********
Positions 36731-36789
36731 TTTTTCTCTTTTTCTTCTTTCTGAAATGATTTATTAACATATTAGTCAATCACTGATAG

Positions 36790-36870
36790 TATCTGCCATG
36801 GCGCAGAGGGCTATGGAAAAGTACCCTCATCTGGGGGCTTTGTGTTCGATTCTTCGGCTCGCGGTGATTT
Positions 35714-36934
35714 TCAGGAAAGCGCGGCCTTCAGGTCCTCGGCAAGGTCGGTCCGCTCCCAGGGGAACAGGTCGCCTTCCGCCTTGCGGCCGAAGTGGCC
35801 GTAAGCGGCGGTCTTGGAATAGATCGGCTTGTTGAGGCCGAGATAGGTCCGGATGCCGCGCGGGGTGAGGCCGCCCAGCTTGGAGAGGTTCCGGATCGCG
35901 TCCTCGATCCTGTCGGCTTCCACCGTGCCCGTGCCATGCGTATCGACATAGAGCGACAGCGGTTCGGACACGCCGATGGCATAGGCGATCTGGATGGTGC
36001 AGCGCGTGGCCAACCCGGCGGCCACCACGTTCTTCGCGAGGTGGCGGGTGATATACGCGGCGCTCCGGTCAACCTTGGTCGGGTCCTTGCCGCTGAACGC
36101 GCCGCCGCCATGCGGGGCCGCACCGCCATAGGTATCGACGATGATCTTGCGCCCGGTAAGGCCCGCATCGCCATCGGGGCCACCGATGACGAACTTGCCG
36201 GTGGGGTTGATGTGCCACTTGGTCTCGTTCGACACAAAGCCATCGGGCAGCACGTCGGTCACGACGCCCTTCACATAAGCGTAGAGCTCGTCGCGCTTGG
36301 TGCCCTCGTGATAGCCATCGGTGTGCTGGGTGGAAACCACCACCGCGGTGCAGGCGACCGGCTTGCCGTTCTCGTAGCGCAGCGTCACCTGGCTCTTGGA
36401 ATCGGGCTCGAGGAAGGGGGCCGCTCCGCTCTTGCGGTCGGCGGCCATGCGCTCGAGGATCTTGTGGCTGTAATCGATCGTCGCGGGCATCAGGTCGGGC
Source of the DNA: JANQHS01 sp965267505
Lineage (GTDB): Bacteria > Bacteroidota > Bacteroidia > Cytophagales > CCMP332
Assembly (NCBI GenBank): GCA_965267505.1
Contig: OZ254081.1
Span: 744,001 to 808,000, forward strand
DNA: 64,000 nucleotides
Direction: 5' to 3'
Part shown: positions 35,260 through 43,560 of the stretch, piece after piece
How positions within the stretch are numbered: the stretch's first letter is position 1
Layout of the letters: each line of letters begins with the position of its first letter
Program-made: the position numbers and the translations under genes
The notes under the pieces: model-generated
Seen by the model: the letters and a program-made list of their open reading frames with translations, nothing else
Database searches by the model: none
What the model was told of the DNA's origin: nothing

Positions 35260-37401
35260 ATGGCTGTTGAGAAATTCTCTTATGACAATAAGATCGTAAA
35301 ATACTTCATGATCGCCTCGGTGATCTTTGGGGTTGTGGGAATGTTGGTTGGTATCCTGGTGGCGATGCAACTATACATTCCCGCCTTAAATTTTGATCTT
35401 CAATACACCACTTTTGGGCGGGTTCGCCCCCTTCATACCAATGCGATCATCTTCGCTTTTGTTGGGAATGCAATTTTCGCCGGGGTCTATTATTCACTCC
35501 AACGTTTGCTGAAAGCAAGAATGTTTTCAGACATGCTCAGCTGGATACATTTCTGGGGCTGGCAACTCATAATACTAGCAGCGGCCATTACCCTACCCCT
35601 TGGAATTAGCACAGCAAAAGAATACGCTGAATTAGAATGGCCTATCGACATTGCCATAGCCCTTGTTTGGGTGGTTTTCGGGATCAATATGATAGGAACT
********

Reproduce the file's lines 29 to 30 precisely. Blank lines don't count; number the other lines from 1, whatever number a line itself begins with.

What the model was told of the DNA's origin: nothing

Positions 35260-37401